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Thor in the ice

Icelanders will soon be able to worship at a new shrine to the Norse gods Thor, Odin and Frigg with construction already begun on the island's first major temple to its historical religion since the Vikings were storming Europe.

Worship of the Norse gods in Scandinavia was overtaken by Christianity a thousand years ago but a modern version has been gaining popularity in Iceland.

'I don't believe anyone believes in a one-eyed man who is riding about on a horse with eight feet,' says Hilmar Örn Hilmarsson, high priest of Ásatrúarfélagið, an association that promotes faith in the Norse gods.

'We see the stories as poetic metaphors and a manifestation of the forces of nature and human psychology.'

According to Statistics Iceland, an independent government agency, membership in Ásatrúarfélagið has tripled in Iceland in the last decade to 2,400. These numbers may be small by British standards but Iceland's total population is just 330,000. The largest denomination is The Evangelical Lutheran Church and a 2012 Gallup poll found 57 percent of people living in Iceland considered themselves 'a religious person,' but only 10 per cent attended a worship service once a month.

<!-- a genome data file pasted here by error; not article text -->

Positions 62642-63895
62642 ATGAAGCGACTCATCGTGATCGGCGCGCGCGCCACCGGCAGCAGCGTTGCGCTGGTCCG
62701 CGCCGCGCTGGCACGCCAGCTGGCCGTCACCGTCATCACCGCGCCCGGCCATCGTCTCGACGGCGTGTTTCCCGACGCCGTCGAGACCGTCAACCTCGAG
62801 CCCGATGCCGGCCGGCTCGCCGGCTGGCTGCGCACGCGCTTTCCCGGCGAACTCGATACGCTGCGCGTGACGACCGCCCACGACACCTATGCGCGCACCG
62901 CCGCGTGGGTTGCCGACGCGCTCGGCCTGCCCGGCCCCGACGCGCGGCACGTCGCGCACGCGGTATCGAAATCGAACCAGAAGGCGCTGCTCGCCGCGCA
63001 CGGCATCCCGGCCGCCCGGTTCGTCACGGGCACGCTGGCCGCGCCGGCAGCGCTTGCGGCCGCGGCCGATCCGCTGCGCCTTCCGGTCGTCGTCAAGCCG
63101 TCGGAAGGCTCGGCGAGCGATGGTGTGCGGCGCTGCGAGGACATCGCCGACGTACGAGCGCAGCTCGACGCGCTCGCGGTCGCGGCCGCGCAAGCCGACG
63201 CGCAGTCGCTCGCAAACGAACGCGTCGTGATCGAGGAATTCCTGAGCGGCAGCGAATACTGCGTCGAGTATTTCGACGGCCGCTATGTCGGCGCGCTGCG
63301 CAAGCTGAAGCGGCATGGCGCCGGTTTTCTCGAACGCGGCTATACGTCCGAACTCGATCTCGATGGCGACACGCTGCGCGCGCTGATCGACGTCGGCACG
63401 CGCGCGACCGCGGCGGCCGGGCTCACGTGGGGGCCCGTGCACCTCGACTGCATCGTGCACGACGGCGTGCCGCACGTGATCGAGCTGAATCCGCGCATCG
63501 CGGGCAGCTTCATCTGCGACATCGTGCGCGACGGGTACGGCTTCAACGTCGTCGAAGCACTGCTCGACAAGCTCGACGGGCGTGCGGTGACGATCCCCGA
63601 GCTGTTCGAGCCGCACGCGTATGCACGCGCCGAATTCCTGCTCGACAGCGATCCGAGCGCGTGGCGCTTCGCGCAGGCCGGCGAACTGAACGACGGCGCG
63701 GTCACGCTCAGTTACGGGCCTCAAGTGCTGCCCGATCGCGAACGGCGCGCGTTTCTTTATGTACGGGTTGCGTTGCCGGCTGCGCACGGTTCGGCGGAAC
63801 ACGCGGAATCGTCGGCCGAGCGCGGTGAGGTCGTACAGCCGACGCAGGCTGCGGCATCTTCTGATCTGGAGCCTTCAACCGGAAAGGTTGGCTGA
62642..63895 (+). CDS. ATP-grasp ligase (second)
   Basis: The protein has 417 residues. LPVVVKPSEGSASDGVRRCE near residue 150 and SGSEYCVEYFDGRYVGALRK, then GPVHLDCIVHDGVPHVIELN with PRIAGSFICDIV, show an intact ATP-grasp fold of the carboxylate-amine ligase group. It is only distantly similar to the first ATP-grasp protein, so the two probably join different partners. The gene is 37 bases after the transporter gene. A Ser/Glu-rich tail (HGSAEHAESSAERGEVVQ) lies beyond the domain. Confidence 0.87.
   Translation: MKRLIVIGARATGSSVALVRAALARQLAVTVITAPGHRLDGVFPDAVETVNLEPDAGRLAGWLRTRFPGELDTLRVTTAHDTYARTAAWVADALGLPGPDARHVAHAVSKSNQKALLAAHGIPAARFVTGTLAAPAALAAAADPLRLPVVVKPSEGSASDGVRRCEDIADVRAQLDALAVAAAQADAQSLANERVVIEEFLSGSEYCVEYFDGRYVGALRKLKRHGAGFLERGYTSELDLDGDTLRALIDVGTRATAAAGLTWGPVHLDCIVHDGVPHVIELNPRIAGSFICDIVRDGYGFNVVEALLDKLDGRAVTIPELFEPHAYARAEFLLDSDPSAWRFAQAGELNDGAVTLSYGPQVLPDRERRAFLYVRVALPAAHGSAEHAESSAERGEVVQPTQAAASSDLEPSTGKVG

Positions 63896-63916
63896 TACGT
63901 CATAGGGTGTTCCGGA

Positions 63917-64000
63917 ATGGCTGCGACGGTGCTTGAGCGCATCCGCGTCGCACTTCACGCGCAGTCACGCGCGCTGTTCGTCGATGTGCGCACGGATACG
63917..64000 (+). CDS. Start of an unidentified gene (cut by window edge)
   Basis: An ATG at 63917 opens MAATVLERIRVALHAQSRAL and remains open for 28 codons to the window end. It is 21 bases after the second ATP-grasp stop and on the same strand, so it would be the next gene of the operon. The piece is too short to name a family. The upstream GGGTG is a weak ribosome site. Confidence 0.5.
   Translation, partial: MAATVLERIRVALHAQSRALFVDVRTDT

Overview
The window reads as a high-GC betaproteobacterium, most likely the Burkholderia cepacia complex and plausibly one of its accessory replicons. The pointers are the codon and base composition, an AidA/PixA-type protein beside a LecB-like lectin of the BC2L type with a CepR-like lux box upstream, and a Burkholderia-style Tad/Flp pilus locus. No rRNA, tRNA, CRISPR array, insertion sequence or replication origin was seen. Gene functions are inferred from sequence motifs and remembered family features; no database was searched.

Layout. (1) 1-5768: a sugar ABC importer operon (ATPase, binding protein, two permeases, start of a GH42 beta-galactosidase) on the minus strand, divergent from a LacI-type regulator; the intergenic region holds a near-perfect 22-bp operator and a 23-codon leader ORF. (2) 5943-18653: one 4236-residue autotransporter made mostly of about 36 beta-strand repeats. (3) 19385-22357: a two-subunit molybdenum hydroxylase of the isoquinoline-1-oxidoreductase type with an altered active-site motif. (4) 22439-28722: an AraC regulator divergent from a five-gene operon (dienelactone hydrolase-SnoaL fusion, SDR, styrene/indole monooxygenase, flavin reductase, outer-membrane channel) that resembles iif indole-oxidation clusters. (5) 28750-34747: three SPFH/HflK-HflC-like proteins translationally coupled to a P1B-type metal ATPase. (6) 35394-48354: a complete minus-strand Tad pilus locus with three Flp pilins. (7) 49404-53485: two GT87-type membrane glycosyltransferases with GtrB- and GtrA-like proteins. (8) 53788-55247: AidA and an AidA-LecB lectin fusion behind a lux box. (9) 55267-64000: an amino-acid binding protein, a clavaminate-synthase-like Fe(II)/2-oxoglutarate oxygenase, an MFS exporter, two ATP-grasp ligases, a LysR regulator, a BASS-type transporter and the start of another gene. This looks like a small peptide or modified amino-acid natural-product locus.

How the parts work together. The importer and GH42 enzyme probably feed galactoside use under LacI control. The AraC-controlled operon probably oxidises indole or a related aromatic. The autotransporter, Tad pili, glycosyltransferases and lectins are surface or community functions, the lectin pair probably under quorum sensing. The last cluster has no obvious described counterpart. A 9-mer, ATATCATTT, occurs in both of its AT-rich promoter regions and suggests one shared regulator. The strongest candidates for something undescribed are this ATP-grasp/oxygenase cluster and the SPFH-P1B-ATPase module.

The temple will be circular and will be dug four metres down into a hill overlooking Reykjavik, with a dome on top to let in the sunlight. Architect Magnus Jensson has incorporated the mathematical 'golden ratio' in his design, as well as the numbers nine and 432,000, which are sacred to the Ásatrúarfélagið rite and other pagan religions. Reykjavik City Council has donated the site, but Ásatrúarfélagið will raise the £645,000 building costs.

'The sun changes with the seasons so we are in a way having the sun paint the space for us,' Hilmarsson said.

The temple will host ceremonies such as weddings and funerals. The group will also conduct naming ceremonies for children and initiate teenagers, similar to other religious communities in Iceland.

Iceland's neo-pagans still celebrate the ancient sacrificial ritual of Blot with music, reading, eating and drinking, but nowadays leave out the slaughter of animals. Apparently it's simply 'too much trouble'.